STRESS EFFECTS ON IMMUNITY AND PHYSIOLOGY OF POULTRY
Location: Egg Safety and Quality
Title: Flow Cytometric Characterization of Peyer’s Patch and Cecal Tonsil T Lymphocytes in Laying Hens Following Challenge with Salmonella enterica serovar Enteritidis
Submitted to: Veterinary Immunology and Immunopathology
Publication Type: Peer Reviewed Journal
Publication Acceptance Date: October 1, 2009
Publication Date: February 1, 2010
Citation: Holt, P.S., Vaughn, L.E., Gast, R.K. 2010. Flow Cytometric Characterization of Peyer’s Patch and Cecal Tonsil T Lymphocytes in Laying Hens Following Challenge with Salmonella enterica serovar Enteritidis. Veterinary Immunology and Immunopathology. 133:276-281.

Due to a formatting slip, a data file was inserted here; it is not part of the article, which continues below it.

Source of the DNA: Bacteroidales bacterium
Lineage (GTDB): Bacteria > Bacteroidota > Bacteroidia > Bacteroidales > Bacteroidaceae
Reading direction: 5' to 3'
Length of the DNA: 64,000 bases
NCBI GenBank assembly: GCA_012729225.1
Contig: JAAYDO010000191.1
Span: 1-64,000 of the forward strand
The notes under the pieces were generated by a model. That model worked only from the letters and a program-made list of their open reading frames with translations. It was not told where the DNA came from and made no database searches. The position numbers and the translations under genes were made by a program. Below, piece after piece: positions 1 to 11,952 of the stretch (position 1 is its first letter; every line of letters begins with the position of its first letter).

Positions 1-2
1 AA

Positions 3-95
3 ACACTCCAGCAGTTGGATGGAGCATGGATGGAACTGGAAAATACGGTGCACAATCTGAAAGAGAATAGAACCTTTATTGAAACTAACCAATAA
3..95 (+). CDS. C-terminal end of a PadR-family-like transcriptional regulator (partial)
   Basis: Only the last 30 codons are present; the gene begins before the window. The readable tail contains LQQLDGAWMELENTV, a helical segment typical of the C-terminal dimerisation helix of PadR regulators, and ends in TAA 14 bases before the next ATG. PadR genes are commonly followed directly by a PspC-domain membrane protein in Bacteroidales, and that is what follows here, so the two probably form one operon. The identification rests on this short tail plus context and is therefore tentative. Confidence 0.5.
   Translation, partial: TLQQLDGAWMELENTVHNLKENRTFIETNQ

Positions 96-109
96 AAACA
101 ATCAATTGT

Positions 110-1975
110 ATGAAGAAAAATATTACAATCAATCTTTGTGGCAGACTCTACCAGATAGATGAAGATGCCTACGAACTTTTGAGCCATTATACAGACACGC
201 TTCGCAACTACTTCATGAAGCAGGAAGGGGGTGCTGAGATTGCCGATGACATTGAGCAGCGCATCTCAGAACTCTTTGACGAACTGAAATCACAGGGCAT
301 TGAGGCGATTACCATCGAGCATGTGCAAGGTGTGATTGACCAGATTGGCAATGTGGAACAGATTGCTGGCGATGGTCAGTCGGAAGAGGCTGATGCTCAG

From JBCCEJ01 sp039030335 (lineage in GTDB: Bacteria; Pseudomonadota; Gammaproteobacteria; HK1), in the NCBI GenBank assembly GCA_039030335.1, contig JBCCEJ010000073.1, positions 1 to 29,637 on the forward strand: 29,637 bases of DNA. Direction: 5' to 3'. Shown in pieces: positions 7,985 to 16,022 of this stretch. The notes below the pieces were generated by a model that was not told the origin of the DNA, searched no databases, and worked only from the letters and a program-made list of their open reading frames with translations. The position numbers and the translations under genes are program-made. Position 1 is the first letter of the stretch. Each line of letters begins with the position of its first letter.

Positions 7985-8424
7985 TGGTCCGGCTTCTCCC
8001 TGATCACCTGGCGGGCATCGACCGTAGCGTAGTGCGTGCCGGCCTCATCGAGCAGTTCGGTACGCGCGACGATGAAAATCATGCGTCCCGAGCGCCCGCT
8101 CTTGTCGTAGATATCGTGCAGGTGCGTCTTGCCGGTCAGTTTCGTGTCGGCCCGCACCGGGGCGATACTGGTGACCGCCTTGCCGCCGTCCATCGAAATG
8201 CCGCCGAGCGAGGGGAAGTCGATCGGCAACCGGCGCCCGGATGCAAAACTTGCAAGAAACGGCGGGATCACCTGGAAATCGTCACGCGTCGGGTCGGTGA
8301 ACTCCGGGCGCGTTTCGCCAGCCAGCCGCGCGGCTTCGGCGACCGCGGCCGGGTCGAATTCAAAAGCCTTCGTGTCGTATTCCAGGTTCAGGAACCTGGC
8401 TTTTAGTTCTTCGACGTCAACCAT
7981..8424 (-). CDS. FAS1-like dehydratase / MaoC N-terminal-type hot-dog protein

Interpretive Summary: Salmonella remains a serious human food safety thereat and much attention has been focused on identifying sources of the organism and then taking steps to eliminate it from the food chain. Poultry and their products were identified early-on as an important Salmonella reservoir (Rabsch et al, 2001). Much time, research and resources have been devoted to developing methods to reduce the incidence of Salmonella in poultry flocks and therefore improve the microbial safety of the products leaving the farm. An important tool used for reducing Salmonella in poultry is to increase the resistance of the bird to the organism through stimulation of the immune system. Vaccination (Lillehoj et al., 2000; Van Immerseel et al., 2005), cytokine/chemokine administration (Lowenthal et al., 2000), and immunomodulators (He et al., 2005; Lowry et al., 2005) have all been used to enhance resistance to infection and therefore reduce Salmonella flock presence. A more thorough understanding of the avian immune system increases the potential for developing more effective methods to stimulate immunity and therefore improve the chances for creating Salmonella-free flocks.